The following lecture was the 40th Tuesday Session, held July 13, 1999, and later appeared in Card Player magazine.
Classroom Lectures: Raise ’em Back One More Time! Is It Profitable Or Expensive?
I really enjoy raising – but I enjoy reraising even more. But the reason for every poker decision should be profit, not enjoyment. If you want to enjoy something, enjoy thinking about the money that you won while you drive home. Reraising can be very profitable if you do it at the right times for the right reasons. But if you do it just by whim, it can be very expensive. So, let’s talk about reraising.
The following is taken from the 40th in my series of Tuesday Session classroom lectures at Mike Caro University of Poker, Gaming, and Life Strategy. The lecture was held on July 13, 1999. The title of the lecture was …
The Secrets to Reraising in Poker
Note: This entry was created before no-limit was popular in public cardrooms. Many of the concepts (and mentions of a four-bet “cap” on the number of raises) are aimed primarily at limit play, but others are important to both limit and no-limit.
1. The reraise is one of the most misunderstood strategies in poker. Hardly anyone reraises correctly, and this includes some top professional players. There are many average players who would make more money if they never reraised. That’s because when they choose to reraise, they often are doing it at whim and simply are costing themselves money.
There is an old poker adage that your hand needs to have a 2-to-1 favorable likelihood of being better than your opponent’s hand to justify a bet, a raise, or a reraise. The thinking is that the extra amount that you bet above the minimum will cost you double if your opponent has you beat. But this logic is flawed for many reasons, including the fact that your opponent might not reraise if he has the better hand (for the same reasons that you wouldn’t unless you had a big enough edge), that he might raise with a losing hand that he thinks is the better hand, and that he might be bluffing.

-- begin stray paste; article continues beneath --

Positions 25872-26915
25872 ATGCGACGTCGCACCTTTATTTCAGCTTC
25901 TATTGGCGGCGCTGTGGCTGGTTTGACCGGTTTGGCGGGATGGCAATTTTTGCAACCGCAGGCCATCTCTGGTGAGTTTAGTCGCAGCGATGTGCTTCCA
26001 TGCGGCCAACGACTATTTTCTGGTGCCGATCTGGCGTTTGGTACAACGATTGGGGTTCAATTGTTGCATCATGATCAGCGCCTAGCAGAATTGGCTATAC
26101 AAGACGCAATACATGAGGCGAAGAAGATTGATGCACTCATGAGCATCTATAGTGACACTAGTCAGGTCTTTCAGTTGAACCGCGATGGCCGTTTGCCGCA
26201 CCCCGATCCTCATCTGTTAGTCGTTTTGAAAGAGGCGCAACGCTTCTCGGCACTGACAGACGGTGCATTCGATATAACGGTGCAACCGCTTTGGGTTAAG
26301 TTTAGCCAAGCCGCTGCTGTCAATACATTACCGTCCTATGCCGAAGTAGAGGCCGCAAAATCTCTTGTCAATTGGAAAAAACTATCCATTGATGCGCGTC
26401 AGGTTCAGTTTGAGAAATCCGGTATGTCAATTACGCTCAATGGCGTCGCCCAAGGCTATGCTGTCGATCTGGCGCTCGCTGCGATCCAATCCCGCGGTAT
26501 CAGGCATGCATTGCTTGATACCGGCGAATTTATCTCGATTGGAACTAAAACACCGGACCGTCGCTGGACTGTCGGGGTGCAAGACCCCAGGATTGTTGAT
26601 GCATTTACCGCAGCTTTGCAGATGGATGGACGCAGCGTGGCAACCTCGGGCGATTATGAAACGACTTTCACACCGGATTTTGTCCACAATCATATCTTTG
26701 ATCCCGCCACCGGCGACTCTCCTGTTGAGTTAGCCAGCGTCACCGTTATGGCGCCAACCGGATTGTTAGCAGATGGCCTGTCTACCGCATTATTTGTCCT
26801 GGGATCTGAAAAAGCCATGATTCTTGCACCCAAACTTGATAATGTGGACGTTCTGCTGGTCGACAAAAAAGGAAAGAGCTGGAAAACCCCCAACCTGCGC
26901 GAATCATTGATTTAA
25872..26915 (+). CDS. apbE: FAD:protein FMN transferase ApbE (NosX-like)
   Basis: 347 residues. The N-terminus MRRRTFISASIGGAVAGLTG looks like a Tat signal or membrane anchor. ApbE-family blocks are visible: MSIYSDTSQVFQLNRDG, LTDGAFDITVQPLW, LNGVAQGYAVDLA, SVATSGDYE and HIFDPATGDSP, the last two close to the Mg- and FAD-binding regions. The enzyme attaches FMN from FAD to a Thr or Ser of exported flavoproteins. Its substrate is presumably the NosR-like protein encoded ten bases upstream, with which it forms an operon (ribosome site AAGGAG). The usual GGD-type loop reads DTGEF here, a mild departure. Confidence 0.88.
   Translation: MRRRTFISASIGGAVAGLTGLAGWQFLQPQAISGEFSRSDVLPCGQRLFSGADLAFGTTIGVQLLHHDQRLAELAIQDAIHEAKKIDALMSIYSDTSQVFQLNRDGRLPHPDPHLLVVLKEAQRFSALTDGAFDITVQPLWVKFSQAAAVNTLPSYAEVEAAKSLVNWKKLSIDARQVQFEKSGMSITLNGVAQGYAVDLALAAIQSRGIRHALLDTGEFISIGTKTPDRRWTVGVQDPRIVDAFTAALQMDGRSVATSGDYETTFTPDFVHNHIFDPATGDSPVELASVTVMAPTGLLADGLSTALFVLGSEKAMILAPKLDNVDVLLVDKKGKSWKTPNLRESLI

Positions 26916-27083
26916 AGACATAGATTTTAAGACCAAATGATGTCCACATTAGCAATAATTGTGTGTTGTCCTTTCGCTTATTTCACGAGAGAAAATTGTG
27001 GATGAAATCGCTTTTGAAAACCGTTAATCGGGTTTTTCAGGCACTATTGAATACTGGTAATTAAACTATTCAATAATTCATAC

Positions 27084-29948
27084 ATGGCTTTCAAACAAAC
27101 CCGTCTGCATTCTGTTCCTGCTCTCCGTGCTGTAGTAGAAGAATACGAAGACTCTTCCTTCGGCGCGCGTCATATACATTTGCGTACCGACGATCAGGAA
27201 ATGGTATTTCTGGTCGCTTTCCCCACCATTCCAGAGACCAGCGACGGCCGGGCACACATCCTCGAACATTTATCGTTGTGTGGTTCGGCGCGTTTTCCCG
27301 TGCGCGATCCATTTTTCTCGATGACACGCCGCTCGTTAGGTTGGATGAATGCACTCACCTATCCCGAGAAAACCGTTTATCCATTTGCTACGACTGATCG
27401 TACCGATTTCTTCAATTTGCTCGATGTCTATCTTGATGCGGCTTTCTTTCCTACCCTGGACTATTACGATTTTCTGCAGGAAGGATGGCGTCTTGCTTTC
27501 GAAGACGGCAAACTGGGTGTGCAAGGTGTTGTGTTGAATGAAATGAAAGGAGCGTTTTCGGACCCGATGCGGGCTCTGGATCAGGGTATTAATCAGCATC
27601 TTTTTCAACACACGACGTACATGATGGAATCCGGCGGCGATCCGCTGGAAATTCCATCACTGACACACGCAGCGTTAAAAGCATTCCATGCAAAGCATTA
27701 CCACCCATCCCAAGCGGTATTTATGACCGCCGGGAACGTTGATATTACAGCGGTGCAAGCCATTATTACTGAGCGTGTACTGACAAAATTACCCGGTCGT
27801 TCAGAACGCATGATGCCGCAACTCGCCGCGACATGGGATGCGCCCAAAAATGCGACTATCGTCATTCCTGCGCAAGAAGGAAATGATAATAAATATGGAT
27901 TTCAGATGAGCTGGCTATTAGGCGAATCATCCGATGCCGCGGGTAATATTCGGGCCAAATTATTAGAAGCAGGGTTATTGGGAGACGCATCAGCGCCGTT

In general, I believe that a 3-to-2 edge is a good all-around target advantage that could justify a reraise – sometimes greater, sometimes less. But just because you could justify that reraise doesn’t mean that you should always do it. It is a complicated decision, whether or not to reraise. Today we’ll look at a few of the elements that help us decide.
2. Who’s behind you. When you want players waiting to act behind you to fold, you don’t even need a 3-to-2 advantage over the raiser to justify a reraise. Sometimes, you can raise as the underdog! But if you don’t want players behind you to fold (usually because you have a very strong hand that will make more money if they call), you often should just call, even with more than that 2-to-1 likelihood of having a hand better than the raiser.